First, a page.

It would be hard to find a state that smiles more favorably on the fossil fuel industry than Pennsylvania. Oklahoma, perhaps, which has never met an opportunity to pollute its land, waterways, and skies that it didn’t like, but Pennsylvania — home to a large portion of the Marcellus Shale formation — is a close second. But on January 3, Pennsylvania officials had finally had enough of Sunoco Pipeline LP, a subsidiary of Energy Transfer Partners. On that date, the Pennsylvania Department of Environmental Protection ordered Sunoco to stop work immediately on the Mariner East 2 pipeline. Its order was based on what officials called “egregious and willful violations” of safety and environmental laws, according to a report by Think Progress.
You may have heard of Energy Transfer Partners. That’s the same bunch building the Dakota Access pipeline. It has contracted with Tiger Swan, a private security firm, to conduct aggressive surveillance of anyone who dares oppose its plans. Last fall, it filed a $300 million suit against Greenpeace, Earth First, and Bank Track, accusing them of “eco-terrorism” because they had the nerve to assist those opposed to the Dakota Access pipeline. Like most fossil fuel companies, Energy Transfer Partners believes it has the right to operate its business in any manner it deems appropriate and that any opponents belong in jail.
The state of Pennsylvania was so delighted to welcome fracking operations and to get the Mariner East 2 pipeline built, it bludgeoned the opposition from its own citizens by declaring the pipeline to be a public utility. That gave the pipeline the power to seize private property by eminent domain. The state couldn’t wait to get its hands on all the lovely money it believed fracking would produce. Whether any of those dollars also found their way into pockets of government officials one can only speculate about.
The power of eminent domain meant there was no need to deal with recalcitrant landowners. Simply expropriate their land legally then tell them to shut up or be arrested. Local residents, led by Elise Gerhart, established Camp White Pine to oppose the completion of the pipeline. Gerhart and her family own property the pipeline crosses. Tiger Swan was again brought in to spy on those who expressed displeasure with the project, using the information gleaned to intimidate and harass them.
After the announcement on January 3, Joanne Kilgour, director of the Pennsylvania chapter of the Sierra Club, said “DEP’s decision to suspend the permits required for construction affirms that the concerns raised by these community members were valid, and that the pipeline should never have been approved in the first place.” Last September, Gerhart and her family filed suit against Sunoco, Tiger Swan, and more than two dozen state and local police officers for violating their rights under state and federal law after members of the family and their supporters were arrested on property owned by the Gerhart family in March 2016.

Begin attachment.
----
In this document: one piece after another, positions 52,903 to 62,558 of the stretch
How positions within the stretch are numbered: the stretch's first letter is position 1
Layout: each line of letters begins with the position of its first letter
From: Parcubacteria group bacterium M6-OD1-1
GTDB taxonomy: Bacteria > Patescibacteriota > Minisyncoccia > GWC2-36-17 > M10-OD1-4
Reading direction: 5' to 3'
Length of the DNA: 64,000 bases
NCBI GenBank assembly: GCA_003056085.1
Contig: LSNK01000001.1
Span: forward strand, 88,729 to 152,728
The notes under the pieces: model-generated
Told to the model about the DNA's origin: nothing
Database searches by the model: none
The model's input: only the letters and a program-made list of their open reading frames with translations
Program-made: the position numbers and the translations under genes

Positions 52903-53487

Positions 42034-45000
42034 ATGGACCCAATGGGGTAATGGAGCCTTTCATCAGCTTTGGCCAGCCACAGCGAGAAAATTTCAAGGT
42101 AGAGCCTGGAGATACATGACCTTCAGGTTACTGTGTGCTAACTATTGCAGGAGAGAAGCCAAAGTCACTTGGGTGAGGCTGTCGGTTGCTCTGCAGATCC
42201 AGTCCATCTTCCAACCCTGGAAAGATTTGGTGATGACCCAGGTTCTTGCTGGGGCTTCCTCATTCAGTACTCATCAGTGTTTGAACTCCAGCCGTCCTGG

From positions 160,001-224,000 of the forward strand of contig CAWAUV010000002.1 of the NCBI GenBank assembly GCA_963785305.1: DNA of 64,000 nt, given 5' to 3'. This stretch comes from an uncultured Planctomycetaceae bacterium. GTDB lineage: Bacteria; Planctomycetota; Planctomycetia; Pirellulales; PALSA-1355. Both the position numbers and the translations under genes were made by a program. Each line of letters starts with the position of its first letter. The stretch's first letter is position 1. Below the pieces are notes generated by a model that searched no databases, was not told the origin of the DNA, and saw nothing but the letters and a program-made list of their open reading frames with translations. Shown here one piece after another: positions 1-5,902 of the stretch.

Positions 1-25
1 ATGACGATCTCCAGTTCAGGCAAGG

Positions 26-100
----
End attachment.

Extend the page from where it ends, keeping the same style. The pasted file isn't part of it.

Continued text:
The $2.5 billion Mariner East 2 pipeline is intended to transport propane, ethane, and butane derived from fracking operations in the Marcellus Shale region in the southwestern part of the state 350 miles to an export terminal at Marcus Hook near Philadelphia. Gerhart and her organization have warned repeatedly about the environmental and health risk associated with fracking, but state officials have turned a deaf ear to their complaints and a blind eye to Sunoco’s cavalier approach to construction.
Now, even the pipeline’s benevolent patrons in state government have had enough. In its stop work order of January 3, the DEP emphasized that Sunoco’s “unlawful conduct” demonstrates “a lack of ability or intention” by the company to comply with the Clean Streams Law, the Dam Safety and Encroachments Act, and other conditions in its pipeline construction permit. It went on to say the stop work order was necessary because, as Think Progress reports, “other enforcement procedures, penalties, or remedies ‘would not be adequate’ to get Sunoco to follow the rules, given the company’s history of noncompliance with the law.”
For its part, Sunoco was quick to suggest it was all a simple misunderstanding, one that would be cleared up soon. Jeff Shields, a spokesperson for the company issued a statement emphasizing Sunoco’s “dedication to preserving and protecting the environment in which we conduct our work. The order requires us to submit various reports related to current and future construction activities. We intend to expeditiously submit these reports.” Just a matter of a few reports, folks. Nothing to see here, move along.
The order has done nothing to mollify Elise Gerhart and her supporters. “It does not bring clean water to those who have already lost it. It does not bring justice to those whose rights have been violated, including our environment,” she said in a statement after the stop work order was announced. “Now is not the time to sit back and bask in a false sense of relief. It’s a time to push back with everything we have left.”
This is not a story about some local issue. It is a story about how the fossil fuel industry has used its enormous financial resources to capture federal, state, and local governments and forced them to bend to its will, the best interests of the citizenry be damned. Feckless politicians, who often get elected thanks to generous campaign contributions from the industry, are more than willing to abdicate their responsibilities to the voters and violate their oath of office in order to please their corporate masters.
This is government gone mad. It is a wonder that people like Elise Gerhart can find the strength to oppose the outrageous sell out to fossil fuel interests that has occurred at all levels of government all across the United States. She deserves a medal and maybe a tiny slice of justice for herself and her supporters.
Top image by USGS